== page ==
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The 154 sonnets penned by William Shakespeare are among the greatest poems ever written in the English language. Love, jealousy, despair, humility, and pride—the same passions dominate the sonnets that are familiar to us from the author’s plays.

Unfortunately, many people have read these masterpieces of lyric poetry for the mystery they imply than for their beauty. While each sonnet is a poem unto itself, they make up two distinct narratives: those of the fair youth (sonnets 1–126) and the dark lady (sonnets 127–152). To date, neither the history behind these sonnets nor the identity of their addressees has become known.

Yet, according to Professor Anatoly Liberman, the perennial appeal of the sonnets lies in their literary worth, rather than the information they may provide to the poet's biographers.

“From a literary standpoint, Shakespeare’s sonnets stretched the strict conventions of the Petrarchan sonnet, which was popular at the time,” says Liberman. “Rather than focus on courtly or unobtainable love in a conventional way, Shakespeare paved the way for modern romantic poetry by conveying love as complex, earthy, and often controversial.”

Join Professor Liberman for a pre-Valentine afternoon of decadent sweets, libations, and poetry. We’ll look at the picture of the world's depravity, follow the progress of Shakespeare’s unrequited love, and share his "waste of spirit in the expense of shame."

Tuition includes dessert and coffee/tea. Space is limited. Registrations must be received by February 7. A cash bar featuring champagne drinks and other poetic elixirs will be available.

Anatoly Liberman is a professor in the Department of German, Scandinavian, and Dutch at the University of Minnesota where he teaches courses in linguistics, etymology, and folklore. An internationally renowned scholar of word origins, Liberman discusses the topic regularly on MPR and is the author of Word Origins and How We Know Them: Etymology for Everyone (Oxford University Press, 2005). English literature, including the work of William Shakespeare, has been at the center of Liberman’s interest since his youth.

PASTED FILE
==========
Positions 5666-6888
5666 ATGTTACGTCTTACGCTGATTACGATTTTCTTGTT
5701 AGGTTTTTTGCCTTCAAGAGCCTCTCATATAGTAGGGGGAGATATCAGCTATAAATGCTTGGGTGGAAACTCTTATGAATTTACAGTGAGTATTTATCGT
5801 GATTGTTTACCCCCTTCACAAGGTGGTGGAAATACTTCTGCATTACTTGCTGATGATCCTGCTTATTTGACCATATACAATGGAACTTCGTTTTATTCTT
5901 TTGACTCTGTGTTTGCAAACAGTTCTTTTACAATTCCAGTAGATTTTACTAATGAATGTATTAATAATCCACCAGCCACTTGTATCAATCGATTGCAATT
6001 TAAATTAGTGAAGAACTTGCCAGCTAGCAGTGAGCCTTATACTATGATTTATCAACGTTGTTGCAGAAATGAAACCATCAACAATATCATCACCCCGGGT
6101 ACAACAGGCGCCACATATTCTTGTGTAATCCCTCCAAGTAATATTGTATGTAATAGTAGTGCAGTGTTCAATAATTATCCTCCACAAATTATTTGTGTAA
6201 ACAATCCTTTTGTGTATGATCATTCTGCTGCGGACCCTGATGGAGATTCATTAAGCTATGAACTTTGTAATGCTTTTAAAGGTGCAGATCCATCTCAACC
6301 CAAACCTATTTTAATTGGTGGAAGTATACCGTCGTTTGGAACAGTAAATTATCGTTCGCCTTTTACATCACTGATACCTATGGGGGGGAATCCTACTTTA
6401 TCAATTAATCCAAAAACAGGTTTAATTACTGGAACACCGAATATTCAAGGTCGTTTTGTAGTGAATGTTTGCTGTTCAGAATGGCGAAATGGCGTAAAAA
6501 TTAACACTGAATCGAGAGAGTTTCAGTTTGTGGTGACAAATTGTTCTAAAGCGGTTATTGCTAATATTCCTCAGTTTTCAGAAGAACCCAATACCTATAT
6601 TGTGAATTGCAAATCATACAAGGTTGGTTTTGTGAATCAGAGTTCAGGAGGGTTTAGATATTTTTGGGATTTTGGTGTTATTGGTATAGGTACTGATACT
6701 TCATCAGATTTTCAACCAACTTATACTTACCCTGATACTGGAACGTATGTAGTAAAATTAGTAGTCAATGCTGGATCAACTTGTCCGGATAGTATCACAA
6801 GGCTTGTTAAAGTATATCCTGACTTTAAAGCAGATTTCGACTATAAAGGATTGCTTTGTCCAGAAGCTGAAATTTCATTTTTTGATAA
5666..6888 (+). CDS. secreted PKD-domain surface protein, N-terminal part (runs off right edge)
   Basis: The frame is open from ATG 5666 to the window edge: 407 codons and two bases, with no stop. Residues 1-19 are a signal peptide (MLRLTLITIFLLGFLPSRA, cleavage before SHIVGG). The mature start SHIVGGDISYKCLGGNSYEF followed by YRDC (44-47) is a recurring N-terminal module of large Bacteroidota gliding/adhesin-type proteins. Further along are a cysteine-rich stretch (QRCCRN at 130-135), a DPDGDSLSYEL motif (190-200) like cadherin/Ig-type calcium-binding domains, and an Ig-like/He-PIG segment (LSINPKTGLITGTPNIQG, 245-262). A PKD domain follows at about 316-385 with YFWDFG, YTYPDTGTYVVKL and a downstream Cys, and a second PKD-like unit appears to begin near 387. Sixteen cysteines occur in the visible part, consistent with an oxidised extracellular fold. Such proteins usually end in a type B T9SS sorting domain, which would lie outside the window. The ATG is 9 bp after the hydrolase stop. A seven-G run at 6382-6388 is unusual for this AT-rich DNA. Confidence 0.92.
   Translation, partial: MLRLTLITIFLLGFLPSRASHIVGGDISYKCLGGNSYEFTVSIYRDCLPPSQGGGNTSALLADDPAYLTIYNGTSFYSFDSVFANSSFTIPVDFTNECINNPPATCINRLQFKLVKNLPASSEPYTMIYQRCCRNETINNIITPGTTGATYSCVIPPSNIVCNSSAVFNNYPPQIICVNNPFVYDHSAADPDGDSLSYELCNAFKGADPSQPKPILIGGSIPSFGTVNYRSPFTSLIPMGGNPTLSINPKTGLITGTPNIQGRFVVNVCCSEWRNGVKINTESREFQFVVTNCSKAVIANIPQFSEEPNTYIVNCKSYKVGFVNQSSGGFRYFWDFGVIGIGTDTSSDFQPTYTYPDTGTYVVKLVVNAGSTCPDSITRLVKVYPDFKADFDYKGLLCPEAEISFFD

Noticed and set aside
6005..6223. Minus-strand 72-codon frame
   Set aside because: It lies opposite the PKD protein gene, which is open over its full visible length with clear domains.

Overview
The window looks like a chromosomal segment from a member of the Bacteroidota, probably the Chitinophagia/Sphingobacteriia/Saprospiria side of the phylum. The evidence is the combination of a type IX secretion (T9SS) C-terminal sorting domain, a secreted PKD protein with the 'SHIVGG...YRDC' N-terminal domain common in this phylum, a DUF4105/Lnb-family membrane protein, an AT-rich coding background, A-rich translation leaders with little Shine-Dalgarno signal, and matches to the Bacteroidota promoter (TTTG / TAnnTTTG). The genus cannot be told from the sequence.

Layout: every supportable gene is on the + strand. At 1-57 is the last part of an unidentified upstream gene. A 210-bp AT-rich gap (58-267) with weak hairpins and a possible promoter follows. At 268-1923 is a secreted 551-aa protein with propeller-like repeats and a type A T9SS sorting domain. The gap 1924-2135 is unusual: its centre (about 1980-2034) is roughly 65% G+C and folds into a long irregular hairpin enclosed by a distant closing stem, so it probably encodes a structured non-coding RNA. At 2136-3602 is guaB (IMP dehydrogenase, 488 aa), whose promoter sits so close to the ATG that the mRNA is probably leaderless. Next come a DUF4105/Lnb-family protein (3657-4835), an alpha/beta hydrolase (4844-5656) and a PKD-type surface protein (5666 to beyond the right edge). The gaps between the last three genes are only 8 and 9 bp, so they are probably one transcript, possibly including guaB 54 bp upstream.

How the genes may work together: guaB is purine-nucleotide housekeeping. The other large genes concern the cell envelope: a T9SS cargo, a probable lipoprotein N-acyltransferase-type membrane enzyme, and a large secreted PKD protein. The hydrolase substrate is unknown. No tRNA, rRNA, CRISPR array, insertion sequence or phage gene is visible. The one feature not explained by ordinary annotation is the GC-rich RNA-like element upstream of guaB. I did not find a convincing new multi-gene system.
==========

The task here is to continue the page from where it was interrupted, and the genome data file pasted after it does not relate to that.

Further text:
Offered in cooperation with the Campus Club of the University of Minnesota.

Cancellations are subject to a 10 percent processing fee if received five or fewer working days before the program start. Refunds are not granted if you cancel on or after the first day of the program. Notice may be emailed to ccapsinfo@umn.edu.

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Section Title
Shakespeare’s Fair Youth and the Dark Lady: An Admirer's View
3:00PM to 5:00PM
Feb 13, 2020
Twin Cities
Coffman Memorial Union
Schedule and Location
Contact Hours
Course Fee(s)
Course Fee non-credit $55.00
Section Details

Number of Meetings:           One (2/13/20)

Course Location:                 Coffman Memorial Union, Campus Club
                                               Minneapolis campus

Phone: 612-625-2900
Email: ccapsreg@umn.edu
Web: ccaps.umn.edu/learninglife

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